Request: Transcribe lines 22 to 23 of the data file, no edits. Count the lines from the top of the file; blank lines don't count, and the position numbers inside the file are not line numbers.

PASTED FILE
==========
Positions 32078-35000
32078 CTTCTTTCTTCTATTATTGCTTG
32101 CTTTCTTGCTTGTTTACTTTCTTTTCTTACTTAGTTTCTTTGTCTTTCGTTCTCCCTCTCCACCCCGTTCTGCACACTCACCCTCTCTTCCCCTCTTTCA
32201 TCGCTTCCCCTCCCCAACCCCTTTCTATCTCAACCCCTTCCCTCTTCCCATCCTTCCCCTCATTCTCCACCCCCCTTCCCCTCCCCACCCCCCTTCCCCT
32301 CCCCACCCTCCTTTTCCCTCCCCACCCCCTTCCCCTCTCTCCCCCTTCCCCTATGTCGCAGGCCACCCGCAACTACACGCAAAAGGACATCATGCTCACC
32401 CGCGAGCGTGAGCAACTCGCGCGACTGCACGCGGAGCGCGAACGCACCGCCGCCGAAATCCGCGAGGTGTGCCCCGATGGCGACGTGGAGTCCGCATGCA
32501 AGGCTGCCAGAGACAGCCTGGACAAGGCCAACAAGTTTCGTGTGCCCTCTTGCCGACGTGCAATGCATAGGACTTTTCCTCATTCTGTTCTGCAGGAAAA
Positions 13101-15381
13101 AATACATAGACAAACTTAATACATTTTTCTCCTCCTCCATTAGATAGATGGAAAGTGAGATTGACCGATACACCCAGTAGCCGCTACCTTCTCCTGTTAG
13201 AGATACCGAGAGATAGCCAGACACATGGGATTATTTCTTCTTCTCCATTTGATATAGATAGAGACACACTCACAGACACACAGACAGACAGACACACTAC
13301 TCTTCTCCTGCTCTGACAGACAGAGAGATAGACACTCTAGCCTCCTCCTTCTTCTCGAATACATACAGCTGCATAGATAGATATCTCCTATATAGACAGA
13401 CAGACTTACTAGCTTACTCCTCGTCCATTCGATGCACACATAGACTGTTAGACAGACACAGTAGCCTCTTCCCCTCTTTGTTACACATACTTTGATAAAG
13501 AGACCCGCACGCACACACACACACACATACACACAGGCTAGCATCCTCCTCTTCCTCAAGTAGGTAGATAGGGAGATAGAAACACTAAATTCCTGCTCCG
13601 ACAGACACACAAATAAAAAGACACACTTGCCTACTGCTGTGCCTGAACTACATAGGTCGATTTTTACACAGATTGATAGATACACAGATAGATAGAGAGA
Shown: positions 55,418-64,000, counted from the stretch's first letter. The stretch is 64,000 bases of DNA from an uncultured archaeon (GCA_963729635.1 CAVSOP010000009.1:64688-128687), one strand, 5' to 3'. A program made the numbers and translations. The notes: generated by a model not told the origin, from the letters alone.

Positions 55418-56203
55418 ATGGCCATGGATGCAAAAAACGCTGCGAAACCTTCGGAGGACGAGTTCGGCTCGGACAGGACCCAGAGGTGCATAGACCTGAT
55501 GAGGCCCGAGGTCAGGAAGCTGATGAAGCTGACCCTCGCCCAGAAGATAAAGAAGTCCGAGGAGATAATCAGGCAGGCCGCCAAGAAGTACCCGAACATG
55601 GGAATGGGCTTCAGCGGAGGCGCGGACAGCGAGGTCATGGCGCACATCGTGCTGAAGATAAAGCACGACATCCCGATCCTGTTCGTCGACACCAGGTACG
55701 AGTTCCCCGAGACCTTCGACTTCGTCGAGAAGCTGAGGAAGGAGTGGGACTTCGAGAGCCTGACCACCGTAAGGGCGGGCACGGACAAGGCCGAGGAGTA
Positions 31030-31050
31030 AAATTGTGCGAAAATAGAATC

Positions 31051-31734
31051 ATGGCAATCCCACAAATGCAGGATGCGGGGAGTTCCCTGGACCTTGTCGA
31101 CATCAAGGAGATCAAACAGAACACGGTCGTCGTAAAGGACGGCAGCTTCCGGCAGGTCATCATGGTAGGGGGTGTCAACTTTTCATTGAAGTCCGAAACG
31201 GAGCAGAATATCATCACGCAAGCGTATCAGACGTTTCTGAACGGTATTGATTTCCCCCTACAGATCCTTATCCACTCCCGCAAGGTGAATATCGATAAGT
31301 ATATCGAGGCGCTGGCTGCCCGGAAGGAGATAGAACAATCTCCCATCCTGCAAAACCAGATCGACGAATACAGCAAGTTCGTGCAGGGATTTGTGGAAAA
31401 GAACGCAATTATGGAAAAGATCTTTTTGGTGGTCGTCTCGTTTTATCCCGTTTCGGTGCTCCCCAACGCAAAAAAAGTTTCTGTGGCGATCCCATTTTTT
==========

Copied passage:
31030 AAATTGTGCGAAAATAGAATC

Positions 31051-31734